Holy of Holies: Come Forward, Don’t Wait

In Revelation 21:16 New Jerusalem is a perfect and immense cube; this is the eternal holy of holies. This marvelous blessing is our eternal dwelling place with God and in God.

New JerusalemHowever, we should not wait until New Jerusalem comes down out of heaven (Rev. 21:2, 10). Today we are encouraged to “come forward with boldness to the throne of grace that we may receive mercy and find grace for timely help.” The throne of grace is the reality of the Old Testament ark of the covenant in the holy of holies.

This throne has the redeeming blood of Christ on it and the glory of Christ above it. We can come forward because we have a great High Priest, Jesus the Son of God. He has ascended to the heavens. He is touched with the feeling of our weaknesses even though He is without sin. Based on these facts in Hebrews 4:14-15 we are exhorted in 4:16 to “come forward with boldness.”

How do we come forward? We can simply and honestly pray, Lord Jesus, I come forward now to Your throne; I want to meet You. When we come forward in such a way, we are promised mercy. We also can find grace; this may be with more simple prayers—not asking the Lord to do something for us but only opening to Him and seeking Him to be more in our living.

By coming forward in this way we obtain mercy and grace, and we have a foretaste of New Jerusalem.

New Jerusalem, Clear as Crystal

Revelation 21:11 says about New Jerusalem, “Her light was like a most precious stone, like a jasper stone, as clear as crystal.” The light of New Jerusalem, the light which is Jesus Christ as the shining life in every member of this corporate city, is most precious to God New Jerusalemand expresses Him fully.

This precious shining of New Jerusalem is like a jasper stone, matching God sitting on the throne. This shining jasper stone is “clear as crystal” or, as others translate, “bright as crystal.” The clear-ness allows the brightness to shine out.

The words clear, pure, and transparent are all used in Revelation 21 to describe New Jerusalem. These show that the city has no mixture, no contaminant. no pollution. It is as pure and clear as God Himself because God saturates the whole city.

God chose us in eternity past “to be holy and without blemish before Him in love” (Eph. 1:4). His desire is that, by experiencing Christ day by day, we “may be blameless and guileless, children of God without blemish in the midst of a crooked and perverted generation, among whom you shine as luminaries in the world” (Phil. 2:15).

God desires that we shine today like New Jerusalem will shine eternally. We should not wait. Christ living in us will make us blameless, without blemish, and shining. This is for us today as a foretaste of the clear and bright shining of New Jerusalem.

God Gave Us a Guarantee, a Foretaste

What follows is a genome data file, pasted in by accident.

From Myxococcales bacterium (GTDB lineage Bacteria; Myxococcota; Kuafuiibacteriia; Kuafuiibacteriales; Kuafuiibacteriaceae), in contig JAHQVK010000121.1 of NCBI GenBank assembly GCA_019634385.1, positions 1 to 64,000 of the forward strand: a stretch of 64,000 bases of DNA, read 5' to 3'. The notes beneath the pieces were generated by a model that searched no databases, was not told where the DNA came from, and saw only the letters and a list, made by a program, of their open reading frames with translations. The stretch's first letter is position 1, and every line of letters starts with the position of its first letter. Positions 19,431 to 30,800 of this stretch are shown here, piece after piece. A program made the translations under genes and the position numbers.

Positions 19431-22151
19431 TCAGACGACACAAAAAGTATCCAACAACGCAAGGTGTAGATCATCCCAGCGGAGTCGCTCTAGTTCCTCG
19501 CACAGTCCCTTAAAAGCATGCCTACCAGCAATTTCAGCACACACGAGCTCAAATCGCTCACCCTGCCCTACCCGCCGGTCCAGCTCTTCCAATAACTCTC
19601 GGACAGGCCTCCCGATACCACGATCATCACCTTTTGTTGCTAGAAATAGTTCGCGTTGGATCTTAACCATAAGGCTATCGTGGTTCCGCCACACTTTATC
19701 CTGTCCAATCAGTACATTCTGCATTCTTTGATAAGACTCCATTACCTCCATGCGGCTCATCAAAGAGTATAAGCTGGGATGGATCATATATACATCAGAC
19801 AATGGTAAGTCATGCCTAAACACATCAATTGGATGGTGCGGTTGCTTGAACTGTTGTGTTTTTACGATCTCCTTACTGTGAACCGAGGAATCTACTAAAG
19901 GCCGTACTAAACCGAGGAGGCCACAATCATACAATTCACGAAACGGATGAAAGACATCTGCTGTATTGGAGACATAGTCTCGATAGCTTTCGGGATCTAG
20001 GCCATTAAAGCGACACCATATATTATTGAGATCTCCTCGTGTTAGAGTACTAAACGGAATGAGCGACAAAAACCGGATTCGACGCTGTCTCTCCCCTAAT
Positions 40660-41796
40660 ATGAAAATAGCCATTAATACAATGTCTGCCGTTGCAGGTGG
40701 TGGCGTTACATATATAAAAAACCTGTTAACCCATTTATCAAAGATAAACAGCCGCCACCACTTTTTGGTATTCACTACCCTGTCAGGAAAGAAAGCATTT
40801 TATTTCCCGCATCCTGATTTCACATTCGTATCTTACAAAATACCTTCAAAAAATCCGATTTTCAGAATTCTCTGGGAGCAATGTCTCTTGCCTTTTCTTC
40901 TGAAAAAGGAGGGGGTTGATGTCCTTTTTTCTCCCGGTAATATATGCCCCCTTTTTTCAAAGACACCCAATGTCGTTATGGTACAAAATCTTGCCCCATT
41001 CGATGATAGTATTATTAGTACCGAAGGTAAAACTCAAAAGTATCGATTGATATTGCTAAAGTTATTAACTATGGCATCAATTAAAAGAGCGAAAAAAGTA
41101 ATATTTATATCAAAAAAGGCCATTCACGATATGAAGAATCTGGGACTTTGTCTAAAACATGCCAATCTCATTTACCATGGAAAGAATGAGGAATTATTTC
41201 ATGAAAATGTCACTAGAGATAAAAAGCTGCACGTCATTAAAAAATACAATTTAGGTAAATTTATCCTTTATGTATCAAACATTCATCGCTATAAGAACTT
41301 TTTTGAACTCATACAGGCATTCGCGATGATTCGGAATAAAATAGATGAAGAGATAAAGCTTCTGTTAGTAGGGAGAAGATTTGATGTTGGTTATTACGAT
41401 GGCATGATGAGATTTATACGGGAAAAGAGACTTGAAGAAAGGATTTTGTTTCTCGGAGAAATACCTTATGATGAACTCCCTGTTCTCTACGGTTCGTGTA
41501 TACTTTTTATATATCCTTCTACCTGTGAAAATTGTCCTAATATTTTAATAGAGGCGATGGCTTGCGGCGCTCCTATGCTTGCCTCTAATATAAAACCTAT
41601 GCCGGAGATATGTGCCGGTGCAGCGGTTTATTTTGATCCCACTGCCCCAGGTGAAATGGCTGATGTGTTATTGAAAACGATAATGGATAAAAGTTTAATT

God’s Spirit within us is the pledge, the deposit, the down payment, guaranteeing all that God will be to us and do in us. This includes the redemption of our mortal body, then our participation in the kingdom age, and ultimately our participation in New Jerusalem.

Besides the verses in the prior post, Romans 8:23 says, “we ourselves also, who have the firstfruits of the Spirit, even we ourselves groan in ourselves, eagerly awaiting sonship, the redemption of our body.”

The Spirit as the guarantee is also the Spirit as the firstfruits, the foretaste of our full enjoyment of all of God’s riches.

At present our realization and appreciation of what God in Christ is to us is limited. The limiting factor is our fallen body, our flesh, in which nothing good dwells (Rom. 7:18). This limitation is the reason for the groaning in Romans 8:23.

Another limitation is our mind, to the extent it has not yet been renewed by the Spirit.

While we are groaning we also are partaking of the firstfruits of the Spirit. This Spirit is not only a guarantee of the coming riches but He is also our current foretaste of these riches. This foretaste gives us confidence for our fuller participation in God’s riches during the coming age and the fullest participation in New Jerusalem.

God Gave Us a Guarantee

Three verses in the New Testament speak of the Spirit as a pledge/deposit/guarantee/ down payment*. A fuller meaning is that which is assured by God to believers…the Divine pledge of all future blessings**. These future blessings include New Jerusalem.

New JerusalemSecond Corinthians 1:22 tells us that God has “sealed us and given the Spirit in our hearts as a pledge.” The Spirit as a pledge, a down payment, means that we will receive more of the Spirit in the future. Eternally, the Spirit is portrayed by the river of water of life in New Jerusalem.

Second Corinthians 5:5 also speaks of the Spirit as a pledge. Our guarantee is not a thing or a legal document; rather it is the Spirit Himself, the Spirit who is the reality and who guides us into all the reality (John 16:13).